What gardens do bees prefer in the Pacific Northwest?

By Joshua Rapp Learn

A yellow-faced bumblebee (Bombus vosnesenskii) on a California poppy. Credit: Aaron Anderson

Native bees are declining across the U.S. due to factors like pesticide use, habitat loss  and climate change. But little is known about the habitat needs and plant preferences of more than 4,000 native bee species in the U.S.

To help conserve the pollinators, some people take small steps in their own gardens or lawns to promote bee habitat. But many plants recommended for promoting pollinator health are generalized across the country rather than region specific.

When biologist Aaron Anderson was a PhD student at Oregon State University, he and his colleagues wanted to learn more about what kind of plants best promoted bee diversity in the Pacific Northwest. In a study published recently in Conservation Science and Practice, they tested the best plants homeowners can use to promote bee diversity and abundance.

The yellow-faced bumblebee. Credit: Aaron Anderson

They set out to find a number of drought-resistant plants native to the area. They planted 23 species of native plants in square-meter plots at the North Willamette Research and Extension Center just south of Portland, Oregon. They also planted four nonnative species popular in gardens and known to attract bees: lavender (Lavandula X intermedia ‘Grosso’), catnip (Nepeta cataria), oregano (Origanum vulgare) and sage (Salvia elegans). They separated the 27 plots, placed in a random order, with buffers of rye grass and kept the plots free of weeds during the experiment. There was also one control plot. They then replicated this set up five times, for a total of 140 plots including five controls.

The team monitored the plots for bees for three weeks around peak bloom—one week before, one week during, and one week after for three field seasons. During this period, they conducted five-minute timed pollinator surveys, counting every pollinator that landed on a flower. In this study, this mostly meant bees, as well as a few moths, hoverflies and butterflies.

The researchers also used a special insect vacuum to suck bees up, and stored them in ethanol for later species identification.

The researchers placed the plants in categories from the most attractive to least attractive to the insects. Some of the best plants for pollinators, they found, included native plant species like Douglas aster (Symphyotrichum subspicatum), California poppy (Eschscholzia californica), Canada goldenrod (Solidago canadensis) and Oregon sunshine (Eriophyllum lanatum).

“Those are all great plants to plant for pollinators,” said Anderson, now at The Xerces Society for Invertebrate Conservation. “The fact that we had the highest species richness as well as abundance of these native bees on native flowers—I think that using native flowers is a great way to conserve native wildlife.”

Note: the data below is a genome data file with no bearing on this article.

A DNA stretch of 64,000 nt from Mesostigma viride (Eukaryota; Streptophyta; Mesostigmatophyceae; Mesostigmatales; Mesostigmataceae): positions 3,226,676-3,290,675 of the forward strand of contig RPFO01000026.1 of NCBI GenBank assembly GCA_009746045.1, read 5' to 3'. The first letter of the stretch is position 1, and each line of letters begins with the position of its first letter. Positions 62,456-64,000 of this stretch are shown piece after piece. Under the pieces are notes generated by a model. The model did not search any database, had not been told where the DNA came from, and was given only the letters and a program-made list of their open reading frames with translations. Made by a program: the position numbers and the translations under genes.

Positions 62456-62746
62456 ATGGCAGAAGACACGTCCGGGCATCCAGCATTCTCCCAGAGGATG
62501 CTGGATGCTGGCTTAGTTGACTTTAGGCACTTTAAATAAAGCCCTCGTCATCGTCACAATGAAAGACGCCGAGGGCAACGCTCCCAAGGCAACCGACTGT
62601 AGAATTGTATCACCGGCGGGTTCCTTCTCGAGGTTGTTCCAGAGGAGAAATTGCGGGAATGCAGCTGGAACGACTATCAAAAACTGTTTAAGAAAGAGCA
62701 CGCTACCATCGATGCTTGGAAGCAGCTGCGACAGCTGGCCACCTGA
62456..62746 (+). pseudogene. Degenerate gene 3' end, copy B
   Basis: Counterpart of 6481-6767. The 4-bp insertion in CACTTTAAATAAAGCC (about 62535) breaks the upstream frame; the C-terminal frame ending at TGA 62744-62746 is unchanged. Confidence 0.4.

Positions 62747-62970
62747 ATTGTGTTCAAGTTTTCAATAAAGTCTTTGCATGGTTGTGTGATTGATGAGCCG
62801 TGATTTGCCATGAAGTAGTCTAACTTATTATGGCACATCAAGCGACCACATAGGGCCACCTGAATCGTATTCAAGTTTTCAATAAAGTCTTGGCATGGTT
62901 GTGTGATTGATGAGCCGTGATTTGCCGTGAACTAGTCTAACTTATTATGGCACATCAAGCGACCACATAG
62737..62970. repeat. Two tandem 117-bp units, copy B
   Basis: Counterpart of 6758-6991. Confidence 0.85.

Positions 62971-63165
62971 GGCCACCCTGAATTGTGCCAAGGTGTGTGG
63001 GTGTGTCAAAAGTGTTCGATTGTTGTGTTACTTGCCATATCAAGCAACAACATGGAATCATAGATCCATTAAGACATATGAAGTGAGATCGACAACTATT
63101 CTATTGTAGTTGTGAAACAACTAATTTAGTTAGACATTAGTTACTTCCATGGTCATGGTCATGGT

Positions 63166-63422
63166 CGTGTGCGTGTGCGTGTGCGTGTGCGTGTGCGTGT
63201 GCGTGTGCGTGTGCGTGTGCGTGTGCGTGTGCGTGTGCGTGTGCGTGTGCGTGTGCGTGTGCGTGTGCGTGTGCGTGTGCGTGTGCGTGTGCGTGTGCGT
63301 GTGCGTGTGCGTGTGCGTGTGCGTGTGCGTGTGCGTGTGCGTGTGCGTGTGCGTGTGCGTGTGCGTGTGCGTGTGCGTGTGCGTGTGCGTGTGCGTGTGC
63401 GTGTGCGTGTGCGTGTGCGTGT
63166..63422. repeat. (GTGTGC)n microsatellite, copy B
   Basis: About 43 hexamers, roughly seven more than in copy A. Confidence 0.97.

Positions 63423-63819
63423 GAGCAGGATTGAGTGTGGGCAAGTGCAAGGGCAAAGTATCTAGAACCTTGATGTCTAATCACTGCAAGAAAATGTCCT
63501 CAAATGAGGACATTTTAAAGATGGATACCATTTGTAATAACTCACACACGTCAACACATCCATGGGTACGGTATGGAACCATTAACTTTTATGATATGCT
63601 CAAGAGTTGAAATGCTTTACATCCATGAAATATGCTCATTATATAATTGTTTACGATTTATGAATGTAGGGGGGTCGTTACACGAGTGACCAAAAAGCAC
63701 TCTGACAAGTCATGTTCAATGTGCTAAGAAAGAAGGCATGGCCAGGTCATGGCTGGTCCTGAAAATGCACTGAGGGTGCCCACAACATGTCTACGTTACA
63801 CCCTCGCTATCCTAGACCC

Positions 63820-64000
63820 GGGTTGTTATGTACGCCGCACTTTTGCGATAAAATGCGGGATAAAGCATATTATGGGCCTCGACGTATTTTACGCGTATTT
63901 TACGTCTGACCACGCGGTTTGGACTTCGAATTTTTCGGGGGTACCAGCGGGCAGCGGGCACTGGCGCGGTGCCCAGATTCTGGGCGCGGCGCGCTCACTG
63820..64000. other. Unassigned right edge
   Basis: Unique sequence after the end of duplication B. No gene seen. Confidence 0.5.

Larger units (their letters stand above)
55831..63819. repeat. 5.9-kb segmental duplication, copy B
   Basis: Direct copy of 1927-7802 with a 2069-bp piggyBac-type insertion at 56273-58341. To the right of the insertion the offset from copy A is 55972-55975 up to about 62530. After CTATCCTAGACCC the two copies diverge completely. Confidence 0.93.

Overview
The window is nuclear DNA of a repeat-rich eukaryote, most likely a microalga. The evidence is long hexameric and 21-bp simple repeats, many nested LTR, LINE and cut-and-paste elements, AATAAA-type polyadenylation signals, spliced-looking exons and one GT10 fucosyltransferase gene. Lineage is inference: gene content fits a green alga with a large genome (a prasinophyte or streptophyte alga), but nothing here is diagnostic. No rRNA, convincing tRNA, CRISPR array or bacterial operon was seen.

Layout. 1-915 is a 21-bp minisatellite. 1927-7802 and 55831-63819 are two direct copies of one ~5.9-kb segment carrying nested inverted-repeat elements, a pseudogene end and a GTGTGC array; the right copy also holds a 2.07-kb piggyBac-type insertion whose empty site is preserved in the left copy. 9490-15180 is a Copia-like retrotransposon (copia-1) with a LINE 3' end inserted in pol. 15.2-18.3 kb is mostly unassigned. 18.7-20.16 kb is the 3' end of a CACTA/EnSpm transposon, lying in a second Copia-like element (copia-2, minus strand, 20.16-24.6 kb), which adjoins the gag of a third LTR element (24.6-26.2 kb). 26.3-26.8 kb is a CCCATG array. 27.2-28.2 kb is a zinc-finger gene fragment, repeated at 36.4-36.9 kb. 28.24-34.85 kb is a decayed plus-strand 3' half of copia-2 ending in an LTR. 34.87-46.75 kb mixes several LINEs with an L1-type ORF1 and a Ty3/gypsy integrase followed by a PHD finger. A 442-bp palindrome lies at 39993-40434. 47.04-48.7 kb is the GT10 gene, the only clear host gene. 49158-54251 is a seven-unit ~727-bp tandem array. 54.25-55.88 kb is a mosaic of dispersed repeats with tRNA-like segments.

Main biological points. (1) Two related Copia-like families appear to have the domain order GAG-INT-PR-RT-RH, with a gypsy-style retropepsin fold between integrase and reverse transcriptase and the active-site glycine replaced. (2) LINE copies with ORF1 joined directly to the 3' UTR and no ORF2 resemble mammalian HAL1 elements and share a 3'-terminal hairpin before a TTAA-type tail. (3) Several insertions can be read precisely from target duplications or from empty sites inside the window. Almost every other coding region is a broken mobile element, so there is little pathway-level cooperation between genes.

Research Aaron Anderson vacuums up bees on a California poppy plot with a special survey tool.
Credit: OSU Garden Ecology Lab

Other plants had strong association with specific bees. The leafcutter bee Megachile brevis, for example is often associated strongly with a plant called farewell-to-spring (Clarkia amoena). The researchers saw these bees cutting disks out of the plant’s leaves, which they use to line their nests, as well as pollinating the flowers. “[The plant] was providing both food and habitat for these leafcutter bees,” Anderson said.

Nonnative plants were visited heavily by western honeybees (Apis mellifera), a nonnative species.

Anderson said that many of these nonnative plants show up on lists across the country recommended for pollinator health. This may be a problem because more of these plants may not provide resources for the native bees that people are interested in conserving. “This is a caution that just because you see lots of bees doesn’t mean that you are conserving the bees we most care about: wild bees,” Anderson said, adding that honeybees also put scent marks on the flowers they visit—which may deter other species.

The researchers also surveyed gardeners to determine which species they thought were the most attractive to use in their yards, including a subset of plants that they found were very attractive to pollinators.

Unfortunately, they didn’t find much overlap between species most important for native bees and species that are popular with gardeners. But the surveys also revealed that many gardeners paid attention to the new recommendations from this study.

“Home gardeners were significantly more likely to plant these plants once they learned the benefits to native species,” Anderson said. “It shows the power that outreach and education provides.”

To further their efforts for education, they put the info up on a website catering to gardeners in Oregon.

Joshua LearnJoshua Rapp Learn is a science writer at The Wildlife Society. Contact him at jlearn@wildlife.org with any questions or comments about his article.

Read more of Joshua's articles.


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